Two are better than one, because they have a good return for their work: If one falls down, his friend can help him up. But pity the man who falls and has no one to help him up! Also, if two lie down together, they will keep warm. But how can one keep warm alone? Though one may be overpowered, two can defend themselves. A cord of three strands is not quickly broken. Ecclesiastes 4:9-12
To me, this passage discusses some of the most important functions of fellowship. We need to help each other resist Satan and his temptations and we can do that easier if we are banded together and not alone. We need to hold each other accountable and be there to offer support if someone falls.
God knows that we need each other for accountability and encouragement. Paul tells us in Hebrews 10:24-25: And let us consider how we may spur one another on toward love and good deeds. Let us not give up meeting together, as some are in the habit of doing, but let us encourage one another—and all the more as you see the Day approaching.
But so many times we completely miss the boat on this one. Casting Crowns has a great song called Stained Glass Masquerade, that talks about some of the things we do. Here are some of the things that I have noticed:
1. Pride. This is one of the biggest things that gets in our way of truly following God’s will in our lives. God’s word tells us that He resists the proud. There is no place for pride in our walk with Him, and this is no exception. We don’t want to admit our faults, failures and shortcomings. We want to be seen as perfect mothers, wives, friends, career women, etc. Problems do not fit into that picture, so instead of allowing our church family to help us through it and share our burdens, we hide behind a smile and say everything is okay. We won’t risk allowing anyone else to see our struggles. We worry too much about what people might think or say and we rob ourselves of this fellowship and we also sacrifice our witness to others as well, because we are so busy trying to be seen as perfect that we aren’t there for others who are struggling with similar issues.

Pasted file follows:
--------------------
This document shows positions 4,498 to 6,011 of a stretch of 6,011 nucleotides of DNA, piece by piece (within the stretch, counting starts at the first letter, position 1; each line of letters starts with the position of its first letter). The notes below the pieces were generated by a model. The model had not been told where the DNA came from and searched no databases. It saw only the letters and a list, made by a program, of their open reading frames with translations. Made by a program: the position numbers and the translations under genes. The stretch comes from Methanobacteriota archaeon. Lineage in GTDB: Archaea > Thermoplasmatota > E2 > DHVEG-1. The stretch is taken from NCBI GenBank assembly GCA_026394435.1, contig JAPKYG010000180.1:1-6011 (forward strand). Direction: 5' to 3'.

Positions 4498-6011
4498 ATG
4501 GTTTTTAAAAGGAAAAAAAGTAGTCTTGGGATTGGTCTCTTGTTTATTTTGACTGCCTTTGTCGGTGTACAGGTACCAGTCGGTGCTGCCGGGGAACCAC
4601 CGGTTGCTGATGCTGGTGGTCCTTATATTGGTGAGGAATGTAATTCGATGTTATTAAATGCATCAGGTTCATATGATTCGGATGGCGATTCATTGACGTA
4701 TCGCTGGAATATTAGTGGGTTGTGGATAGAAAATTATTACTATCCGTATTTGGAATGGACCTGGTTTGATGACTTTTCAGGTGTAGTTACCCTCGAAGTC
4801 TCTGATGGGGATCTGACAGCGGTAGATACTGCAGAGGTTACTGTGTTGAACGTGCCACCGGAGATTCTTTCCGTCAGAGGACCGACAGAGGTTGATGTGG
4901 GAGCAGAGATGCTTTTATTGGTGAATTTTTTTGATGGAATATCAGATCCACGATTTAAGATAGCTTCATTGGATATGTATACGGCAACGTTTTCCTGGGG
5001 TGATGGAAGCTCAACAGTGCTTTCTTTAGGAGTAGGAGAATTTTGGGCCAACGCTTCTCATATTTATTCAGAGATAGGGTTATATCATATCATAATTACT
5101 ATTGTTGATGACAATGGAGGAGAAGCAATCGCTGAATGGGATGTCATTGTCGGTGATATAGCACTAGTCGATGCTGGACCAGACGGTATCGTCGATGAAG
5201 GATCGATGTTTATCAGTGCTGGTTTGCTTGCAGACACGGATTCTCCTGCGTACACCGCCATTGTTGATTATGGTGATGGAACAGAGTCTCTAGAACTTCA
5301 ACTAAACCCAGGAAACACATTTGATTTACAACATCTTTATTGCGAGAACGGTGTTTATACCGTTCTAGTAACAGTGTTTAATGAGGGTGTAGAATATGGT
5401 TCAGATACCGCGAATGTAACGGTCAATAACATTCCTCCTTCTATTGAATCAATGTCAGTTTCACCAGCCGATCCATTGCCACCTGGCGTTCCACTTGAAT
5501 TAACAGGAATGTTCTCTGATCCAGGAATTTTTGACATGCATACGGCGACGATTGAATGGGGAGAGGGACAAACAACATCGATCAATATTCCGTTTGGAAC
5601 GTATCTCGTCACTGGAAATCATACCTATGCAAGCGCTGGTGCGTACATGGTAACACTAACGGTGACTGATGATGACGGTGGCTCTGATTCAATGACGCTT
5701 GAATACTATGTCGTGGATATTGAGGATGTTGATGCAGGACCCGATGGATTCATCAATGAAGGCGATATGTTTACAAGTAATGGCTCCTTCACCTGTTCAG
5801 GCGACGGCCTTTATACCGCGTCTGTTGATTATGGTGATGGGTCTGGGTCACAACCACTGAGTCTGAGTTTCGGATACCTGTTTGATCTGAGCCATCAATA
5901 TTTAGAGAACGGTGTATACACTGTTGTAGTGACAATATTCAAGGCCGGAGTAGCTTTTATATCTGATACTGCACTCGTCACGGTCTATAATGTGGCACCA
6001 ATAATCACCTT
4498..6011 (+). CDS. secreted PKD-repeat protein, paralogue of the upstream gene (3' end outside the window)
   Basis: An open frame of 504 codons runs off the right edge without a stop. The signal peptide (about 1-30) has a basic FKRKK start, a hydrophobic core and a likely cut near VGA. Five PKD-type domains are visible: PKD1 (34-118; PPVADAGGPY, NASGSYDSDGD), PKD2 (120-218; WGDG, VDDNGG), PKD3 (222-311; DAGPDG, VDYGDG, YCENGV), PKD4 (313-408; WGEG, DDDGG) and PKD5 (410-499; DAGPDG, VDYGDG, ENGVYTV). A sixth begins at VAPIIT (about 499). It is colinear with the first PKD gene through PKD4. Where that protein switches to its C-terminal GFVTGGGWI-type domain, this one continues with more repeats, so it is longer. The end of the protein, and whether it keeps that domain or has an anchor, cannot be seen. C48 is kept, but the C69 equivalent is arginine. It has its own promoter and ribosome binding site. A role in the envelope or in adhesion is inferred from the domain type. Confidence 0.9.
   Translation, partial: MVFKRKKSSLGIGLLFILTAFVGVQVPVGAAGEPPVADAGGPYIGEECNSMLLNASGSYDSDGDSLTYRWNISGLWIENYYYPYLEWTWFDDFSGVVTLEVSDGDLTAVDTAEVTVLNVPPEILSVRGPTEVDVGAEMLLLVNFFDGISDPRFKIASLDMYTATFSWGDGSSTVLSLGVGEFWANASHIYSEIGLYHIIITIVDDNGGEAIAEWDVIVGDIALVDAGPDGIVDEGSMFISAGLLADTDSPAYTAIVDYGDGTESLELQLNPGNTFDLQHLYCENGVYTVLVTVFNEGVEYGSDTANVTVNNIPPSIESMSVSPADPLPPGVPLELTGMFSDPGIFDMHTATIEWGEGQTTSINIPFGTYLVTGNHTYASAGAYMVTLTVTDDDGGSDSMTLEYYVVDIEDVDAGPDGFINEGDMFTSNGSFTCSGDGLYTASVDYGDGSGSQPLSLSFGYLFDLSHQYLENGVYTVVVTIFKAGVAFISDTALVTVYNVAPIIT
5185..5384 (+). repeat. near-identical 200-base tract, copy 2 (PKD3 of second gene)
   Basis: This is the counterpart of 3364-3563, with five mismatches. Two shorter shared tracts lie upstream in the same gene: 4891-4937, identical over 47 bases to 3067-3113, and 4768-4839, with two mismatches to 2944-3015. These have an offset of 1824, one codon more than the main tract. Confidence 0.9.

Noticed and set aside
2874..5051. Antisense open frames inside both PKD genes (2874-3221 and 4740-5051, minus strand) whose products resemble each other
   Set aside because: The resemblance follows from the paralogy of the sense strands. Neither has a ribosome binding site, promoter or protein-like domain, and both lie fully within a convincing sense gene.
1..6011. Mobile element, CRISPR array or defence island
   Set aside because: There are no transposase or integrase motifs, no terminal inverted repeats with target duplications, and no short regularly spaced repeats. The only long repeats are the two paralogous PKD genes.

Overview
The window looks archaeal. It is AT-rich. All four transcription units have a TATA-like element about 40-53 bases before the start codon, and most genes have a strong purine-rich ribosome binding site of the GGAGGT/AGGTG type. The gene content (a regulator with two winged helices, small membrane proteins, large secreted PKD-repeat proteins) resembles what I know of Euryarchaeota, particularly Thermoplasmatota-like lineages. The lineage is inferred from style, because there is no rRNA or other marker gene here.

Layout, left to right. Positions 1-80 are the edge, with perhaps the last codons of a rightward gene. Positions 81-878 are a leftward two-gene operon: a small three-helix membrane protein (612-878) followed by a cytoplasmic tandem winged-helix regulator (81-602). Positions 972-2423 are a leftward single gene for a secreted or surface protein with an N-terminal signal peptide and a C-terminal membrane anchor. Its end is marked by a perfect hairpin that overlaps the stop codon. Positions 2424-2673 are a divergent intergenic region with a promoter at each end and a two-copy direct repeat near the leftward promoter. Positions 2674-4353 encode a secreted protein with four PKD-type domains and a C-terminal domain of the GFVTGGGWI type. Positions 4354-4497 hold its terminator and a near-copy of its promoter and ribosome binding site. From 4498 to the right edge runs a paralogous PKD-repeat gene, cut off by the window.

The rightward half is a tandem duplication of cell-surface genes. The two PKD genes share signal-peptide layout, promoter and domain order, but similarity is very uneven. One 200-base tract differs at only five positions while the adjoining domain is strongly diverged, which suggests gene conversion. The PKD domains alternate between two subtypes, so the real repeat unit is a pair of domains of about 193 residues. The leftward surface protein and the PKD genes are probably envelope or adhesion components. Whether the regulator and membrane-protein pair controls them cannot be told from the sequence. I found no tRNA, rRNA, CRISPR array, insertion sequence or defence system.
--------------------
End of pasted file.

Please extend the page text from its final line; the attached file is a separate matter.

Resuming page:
2. Selfishness. As Christians, we foster this attitude. We don’t want to hear about the struggles of others. If a brother or sister in Christ is struggling with a physical, spiritual, emotional, financial need, we just don’t want to hear about it. We either don’t want to hear about problems that might taint our happy little world, or we are so tied up in self–me, myself, my problems, etc. that we leave no room for compassion for others and their problems. We seem to forget that Paul encourages us to help one another and bear one another’s burdens: there should be no division in the body, but that its parts should have equal concern for each other. If one part suffers, every part suffers with it; if one part is honored, every part rejoices with it. 1 Corinthians 12:26. But, how often do we really do this? We are so involved with our own lives that we tend to overlook the struggles of others, or begrudge the successes.
3. Judgment. Another big barrier to fellowship is judgment. As Christians, we fear it from one another and we dish it out toward one another, almost gleefully. If a fellow Christian is struggling with a sin or temptation, it is our responsibility to not only hold them accountable, but also to lift them up through prayer, support, and encouragement. But, we seem to forget that God’s mercy and compassions are new every day (Lamentations 22-23), and while we shouldn’t use His mercy as permission to sin at will, it IS there for us. If we stumble, He is always waiting to catch us. But, so often we ignore this, and if some dark temptation or struggle is confessed, the “transgressor” is judged and blackballed, gossiped about and beaten down. So, instead of a loving community that says “we love you and we know that God wants better for you–let us help you through this with prayer and support.” We offer only judgment, thereby shutting off the support system that God created and leaving our brother or sister in Christ to face their struggles alone, even more vulnerable.
God’s word is pretty clear on the subject. As Christians, we need one another and we need to come together in honest fellowship. I only pray that we will work harder toward showing Christ’s love to one another.
Here is my layout about fellowship and one of my own personal barriers. I couldn’t really decide on a picture to use for this, but in flipping through I found this one. It is completely honest and unposed. No perfect positioning or expression. Not beautiful by any means, but it is honest. And that’s what I want to strive for more of in my life, just being open and vulnerable, without being afraid of rejection or hurt. Because I know that even through rejection and hurt, God will be there and he will see me through. But, by allowing myself and my actions to be governed by my insecurities, Satan wins b/c it robs me of the fellowship that we all need, and it takes away from my being there for others who need me as well.